Christian M. Kaiser, an assistant professor in the Department of Biology at Johns Hopkins University, has received a $240,000 grant from the Pew Charitable Trusts to study how proteins are produced that function in the cells of all living organisms, including humans.
Kaiser, who is one of 22 young scientists across the country chosen as Pew scholars in the biomedical sciences for the four-year grants, said he and his team are researching how several mechanisms work together at the molecular level to make protein strands and fashion them into the specific shapes that allow them to function. The work could eventually help scientists better understand cancer, diabetes, and diseases that attack the nervous system.
The awards were announced June 11.
"There are many diseases that are caused by dysfunctional imbalances of these processes" at the molecular level, said Kaiser. "Even minor impairment can have very pathological consequences."
The Pew program, which has awarded grants to more than 600 scientists since it was established 30 years ago, recognizes scientists for "their dedication to pursuing the high-risk, high-reward research that can lead to extraordinary findings in bioscience," according to the Pew Charitable Trusts.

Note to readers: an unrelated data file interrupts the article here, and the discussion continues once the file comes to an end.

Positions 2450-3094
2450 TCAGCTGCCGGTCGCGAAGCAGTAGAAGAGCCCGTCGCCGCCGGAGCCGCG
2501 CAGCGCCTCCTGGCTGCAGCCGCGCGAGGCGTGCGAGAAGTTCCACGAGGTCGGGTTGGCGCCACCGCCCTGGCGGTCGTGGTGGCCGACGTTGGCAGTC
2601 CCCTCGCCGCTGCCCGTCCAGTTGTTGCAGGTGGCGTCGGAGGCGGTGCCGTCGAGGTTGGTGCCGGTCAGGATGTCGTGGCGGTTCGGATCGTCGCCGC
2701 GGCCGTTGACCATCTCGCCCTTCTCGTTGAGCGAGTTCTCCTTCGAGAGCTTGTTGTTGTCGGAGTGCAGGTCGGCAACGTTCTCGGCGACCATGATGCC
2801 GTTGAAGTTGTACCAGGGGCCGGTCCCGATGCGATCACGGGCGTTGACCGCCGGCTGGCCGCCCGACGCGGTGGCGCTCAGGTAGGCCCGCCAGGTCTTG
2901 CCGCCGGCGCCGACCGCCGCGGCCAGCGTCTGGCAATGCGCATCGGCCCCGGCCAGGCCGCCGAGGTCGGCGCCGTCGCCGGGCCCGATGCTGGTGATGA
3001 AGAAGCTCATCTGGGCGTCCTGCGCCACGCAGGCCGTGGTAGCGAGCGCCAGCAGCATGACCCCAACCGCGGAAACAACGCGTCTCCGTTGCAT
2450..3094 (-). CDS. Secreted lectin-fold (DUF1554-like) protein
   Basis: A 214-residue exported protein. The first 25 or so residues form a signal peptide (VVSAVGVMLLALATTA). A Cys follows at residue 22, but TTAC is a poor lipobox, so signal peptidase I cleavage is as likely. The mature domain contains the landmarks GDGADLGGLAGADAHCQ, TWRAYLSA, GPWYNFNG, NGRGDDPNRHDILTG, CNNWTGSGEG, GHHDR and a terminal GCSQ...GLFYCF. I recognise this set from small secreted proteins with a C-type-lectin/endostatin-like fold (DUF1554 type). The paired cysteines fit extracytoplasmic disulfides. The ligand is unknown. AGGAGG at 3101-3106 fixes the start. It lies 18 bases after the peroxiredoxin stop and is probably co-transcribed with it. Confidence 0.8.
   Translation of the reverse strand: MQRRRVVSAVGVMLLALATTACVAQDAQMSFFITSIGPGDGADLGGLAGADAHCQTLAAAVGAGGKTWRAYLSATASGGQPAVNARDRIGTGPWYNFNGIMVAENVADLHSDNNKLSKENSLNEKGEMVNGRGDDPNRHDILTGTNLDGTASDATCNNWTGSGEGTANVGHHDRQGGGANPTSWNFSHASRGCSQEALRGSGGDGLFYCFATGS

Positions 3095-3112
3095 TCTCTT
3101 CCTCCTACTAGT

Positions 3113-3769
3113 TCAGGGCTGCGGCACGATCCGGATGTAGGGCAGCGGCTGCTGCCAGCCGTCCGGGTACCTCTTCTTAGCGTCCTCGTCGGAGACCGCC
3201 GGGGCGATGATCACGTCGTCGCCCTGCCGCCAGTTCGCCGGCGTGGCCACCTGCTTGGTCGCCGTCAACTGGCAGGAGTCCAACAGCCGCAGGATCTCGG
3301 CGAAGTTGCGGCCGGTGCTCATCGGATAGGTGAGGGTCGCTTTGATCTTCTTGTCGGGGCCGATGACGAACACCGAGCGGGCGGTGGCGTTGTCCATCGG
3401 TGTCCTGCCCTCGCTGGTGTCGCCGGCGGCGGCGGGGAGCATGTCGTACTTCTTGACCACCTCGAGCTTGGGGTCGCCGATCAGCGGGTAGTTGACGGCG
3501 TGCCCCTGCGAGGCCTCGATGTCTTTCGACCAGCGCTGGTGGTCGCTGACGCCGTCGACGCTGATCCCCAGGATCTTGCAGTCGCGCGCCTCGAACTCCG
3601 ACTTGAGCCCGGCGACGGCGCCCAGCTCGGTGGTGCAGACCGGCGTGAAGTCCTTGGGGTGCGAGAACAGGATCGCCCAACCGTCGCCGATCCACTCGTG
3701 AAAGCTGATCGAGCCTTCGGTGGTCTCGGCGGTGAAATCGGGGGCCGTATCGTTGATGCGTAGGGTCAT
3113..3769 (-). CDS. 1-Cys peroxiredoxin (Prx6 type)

"We are proud to provide a launching pad for the adventurous minds represented here, who will surely advance the field of biomedical science and create a healthier world for all of us," Rebecca W. Rimel, Pew's president and CEO, said in a statement.
Kaiser, who joined the Hopkins faculty in 2013, is using laboratory techniques developed in only about the last 20 years giving researchers to manipulate individual protein molecules. A tabletop device that Kaiser built himself is equipped with a laser beam that allows researchers to watch single protein molecules as they are created, folded into shape, and move across cell boundaries.
Vincent Hilser, chairman of the Department of Biology in the university's Krieger School of Arts and Sciences, said Kaiser is "an amazing scientist" with a gift for devising laboratory experiments.
"He has remarkable intuition about what things might work," Hilser said.
Kaiser is the second member of the biology faculty to win a Pew award in two years.